HideMyAss VPN

Thursday, August 3, 2017

HMA! STANDS WITH INTERNET PRIVACY

It’s the right we all must continue to fight for (and you thought “to party” was the most important right.)
As anyone who cares about the right to access the internet (and the right to privacy while doing so) knows, US President Trump recently reversed regulations passed under President Obama.  These regulations would have prevented internet service providers (ISPs) from selling users’ web browsing data without their consent. Now the ISPs have free rein over making money from everyday people’s personal information.
The HMA! team has obviously been following this story closely, from the time it began during the Obama administration. And our stance remains now what it was then and has always been. This is wrong. It is a violation of privacy, of the right to freely access information, and of the right to retain ownership of that information.
Firstly, let’s dive into what this piece of legislation means. Last October, President Obama passed regulations that required ISPs to obtain consent before collecting your personal browsing data. Set to go into effect later this year, those regulations are now dead in the water.  Arguably, since they hadn’t yet been implemented, the state of internet privacy is surely now the same as it’s always been? So why are President Trump’s measures so significant, and why has this become an issue? Let’s break it down. 
We’re all aware we’re being watched online. We’re all aware of hackers, identity thieves, and other dangers that go along with accessing the web. That we’re also tracked by legitimate companies isn’t news, either. Who hasn’t had a conversation with a friend about how creepy it is to Google something one day, then see an ad for it on your Facebook account the next? I’m sure we can all agree it’s sort of scary to know how much is known about us, but the conversation ends there. We never take the conversation further.
Let that sink in. We never take the conversation further. Imagine someone was following you around the grocery store, always at your elbow, watching you take every item from the shelf or the produce bin and put it in your cart. After making a run for your car, locking the doors, and getting the hell out of there, would there be anything else you’d talk about for the rest of that day? That week? You’d tell your friends, you might even tell the police, you’d do everything you could to prevent it from happening again.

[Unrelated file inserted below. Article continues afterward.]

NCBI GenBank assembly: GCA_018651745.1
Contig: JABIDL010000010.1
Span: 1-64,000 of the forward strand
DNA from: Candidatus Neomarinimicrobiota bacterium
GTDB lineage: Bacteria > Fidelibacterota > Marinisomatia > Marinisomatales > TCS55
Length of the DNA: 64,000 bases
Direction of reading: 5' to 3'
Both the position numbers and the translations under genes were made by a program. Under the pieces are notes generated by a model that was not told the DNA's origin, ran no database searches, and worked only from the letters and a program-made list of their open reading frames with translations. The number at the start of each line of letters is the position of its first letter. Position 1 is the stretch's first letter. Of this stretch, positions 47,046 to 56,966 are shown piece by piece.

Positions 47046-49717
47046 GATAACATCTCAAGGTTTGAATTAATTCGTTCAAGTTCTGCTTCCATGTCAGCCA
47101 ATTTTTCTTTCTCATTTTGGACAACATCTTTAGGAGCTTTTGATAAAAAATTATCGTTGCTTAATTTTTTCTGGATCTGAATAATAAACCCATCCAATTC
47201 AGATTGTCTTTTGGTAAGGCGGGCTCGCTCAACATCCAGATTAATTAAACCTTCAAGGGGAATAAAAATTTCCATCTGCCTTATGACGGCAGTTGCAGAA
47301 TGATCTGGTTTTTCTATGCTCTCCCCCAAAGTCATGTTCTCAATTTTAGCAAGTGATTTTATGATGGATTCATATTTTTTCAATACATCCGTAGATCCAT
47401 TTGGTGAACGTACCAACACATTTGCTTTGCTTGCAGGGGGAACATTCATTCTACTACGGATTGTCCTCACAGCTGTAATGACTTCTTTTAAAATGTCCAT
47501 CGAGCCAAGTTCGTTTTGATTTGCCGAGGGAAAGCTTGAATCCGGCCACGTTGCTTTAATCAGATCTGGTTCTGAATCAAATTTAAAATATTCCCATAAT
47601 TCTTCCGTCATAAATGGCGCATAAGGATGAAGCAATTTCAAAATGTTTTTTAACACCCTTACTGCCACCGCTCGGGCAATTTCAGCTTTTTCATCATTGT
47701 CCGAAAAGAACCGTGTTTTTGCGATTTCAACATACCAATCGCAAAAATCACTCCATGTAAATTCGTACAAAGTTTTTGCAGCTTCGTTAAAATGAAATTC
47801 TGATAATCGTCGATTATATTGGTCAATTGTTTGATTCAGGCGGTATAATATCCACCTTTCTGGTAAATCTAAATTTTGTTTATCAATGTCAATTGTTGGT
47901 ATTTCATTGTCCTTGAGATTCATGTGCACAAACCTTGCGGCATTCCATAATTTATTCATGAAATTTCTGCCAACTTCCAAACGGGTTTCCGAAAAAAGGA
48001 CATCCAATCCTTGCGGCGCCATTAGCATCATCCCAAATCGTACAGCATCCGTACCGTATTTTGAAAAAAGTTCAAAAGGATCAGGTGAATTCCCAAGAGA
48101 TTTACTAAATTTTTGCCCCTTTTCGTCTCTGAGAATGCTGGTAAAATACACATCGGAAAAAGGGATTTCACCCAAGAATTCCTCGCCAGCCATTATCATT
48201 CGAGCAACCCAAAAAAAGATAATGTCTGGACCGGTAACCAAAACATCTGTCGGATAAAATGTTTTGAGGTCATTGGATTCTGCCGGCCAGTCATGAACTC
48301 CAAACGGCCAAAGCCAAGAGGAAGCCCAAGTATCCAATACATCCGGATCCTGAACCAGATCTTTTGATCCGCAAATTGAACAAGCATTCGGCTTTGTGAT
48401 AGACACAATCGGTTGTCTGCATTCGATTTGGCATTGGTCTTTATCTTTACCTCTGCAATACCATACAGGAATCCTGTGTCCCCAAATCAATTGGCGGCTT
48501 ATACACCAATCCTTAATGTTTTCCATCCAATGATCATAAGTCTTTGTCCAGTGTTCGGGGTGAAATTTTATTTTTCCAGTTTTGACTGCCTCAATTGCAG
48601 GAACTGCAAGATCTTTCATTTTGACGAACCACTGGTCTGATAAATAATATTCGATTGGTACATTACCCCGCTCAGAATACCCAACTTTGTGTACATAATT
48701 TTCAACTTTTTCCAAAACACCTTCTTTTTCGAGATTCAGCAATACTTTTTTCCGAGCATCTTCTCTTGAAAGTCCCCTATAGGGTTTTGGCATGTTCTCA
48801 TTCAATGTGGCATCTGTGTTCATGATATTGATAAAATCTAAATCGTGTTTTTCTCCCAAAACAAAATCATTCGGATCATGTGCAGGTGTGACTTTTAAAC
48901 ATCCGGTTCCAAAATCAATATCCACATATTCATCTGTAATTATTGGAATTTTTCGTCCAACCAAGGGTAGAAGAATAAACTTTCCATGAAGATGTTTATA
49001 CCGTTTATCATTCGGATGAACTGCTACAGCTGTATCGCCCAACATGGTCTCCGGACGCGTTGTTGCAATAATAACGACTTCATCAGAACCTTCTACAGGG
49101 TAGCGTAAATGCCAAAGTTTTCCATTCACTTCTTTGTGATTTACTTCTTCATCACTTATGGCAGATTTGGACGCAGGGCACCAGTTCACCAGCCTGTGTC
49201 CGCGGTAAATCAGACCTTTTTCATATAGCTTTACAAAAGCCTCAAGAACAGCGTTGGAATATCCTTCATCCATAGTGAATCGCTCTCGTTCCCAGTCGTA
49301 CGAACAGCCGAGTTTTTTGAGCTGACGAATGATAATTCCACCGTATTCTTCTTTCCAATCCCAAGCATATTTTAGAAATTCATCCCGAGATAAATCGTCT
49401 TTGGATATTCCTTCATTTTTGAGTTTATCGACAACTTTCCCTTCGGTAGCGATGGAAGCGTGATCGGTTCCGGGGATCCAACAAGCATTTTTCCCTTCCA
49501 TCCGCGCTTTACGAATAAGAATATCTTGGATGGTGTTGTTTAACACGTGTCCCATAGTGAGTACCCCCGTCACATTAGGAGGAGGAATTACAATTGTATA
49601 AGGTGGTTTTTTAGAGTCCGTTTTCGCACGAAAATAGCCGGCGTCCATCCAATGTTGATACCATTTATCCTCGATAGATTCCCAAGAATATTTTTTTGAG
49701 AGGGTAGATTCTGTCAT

For many of us, simply accepting this kind of surveillance as the price we must pay for using free online services is not okay. Not only does this new legislation violate that belief, it’s just another example of what seems like the government’s being controlled by the highest bidder.
We at HMA! believe no one has the right to to violate your online privacy, and certainly not to profit from it. We’ve spent years building and honing a service that embodies our belief that everyone should have access to any online information, everyone should be able to access it safely, and that no one should have to sacrifice device performance to do so. The fact that we have to continue reiterating these principles is proof of their importance: they never stop being challenged.
So, what now? Is internet privacy really dead?
It doesn’t have to be, not if ordinary people like all of us fight.
Hide My Ass! encourages you to stay educated and help educate those around you, so you can take action. Know what’s happening worldwide with internet privacy, censorship, access. We’ll continue to share the most relevant news on our Facebook and Twitter channels, as well as here on the blog. Pass along news you think others need to know. Then let your elected officials know what you think. This former Congressional staffer has good advice about how to be heard, and apps like ResistbotDemocracy.io, and Call to Action make it unbelievably easy to do so, repeatedly.  
Second, protect your privacy online. Period. Whether it’s from your ISP, Google, Facebook, or cyber criminals, you need to take responsibility for taking this step and encouraging those you care about to do so, too. You should look at and adjust your privacy settings, pay attention to what you opt into online, and install and use Hide My Ass! VPN (virtual private network) to encrypt your data and hide your activity.
So the next time you and your friends discuss the news of the day, like the rollback of the FCC regulations, or share how freaky you find it that search engines seem to know your every move, don’t stop with astonishment or outrage. Don’t just throw up your hands. Continue the conversation. Then do something about it, because online privacy is everyone’s right. And rights only stick around when they’re fought for.


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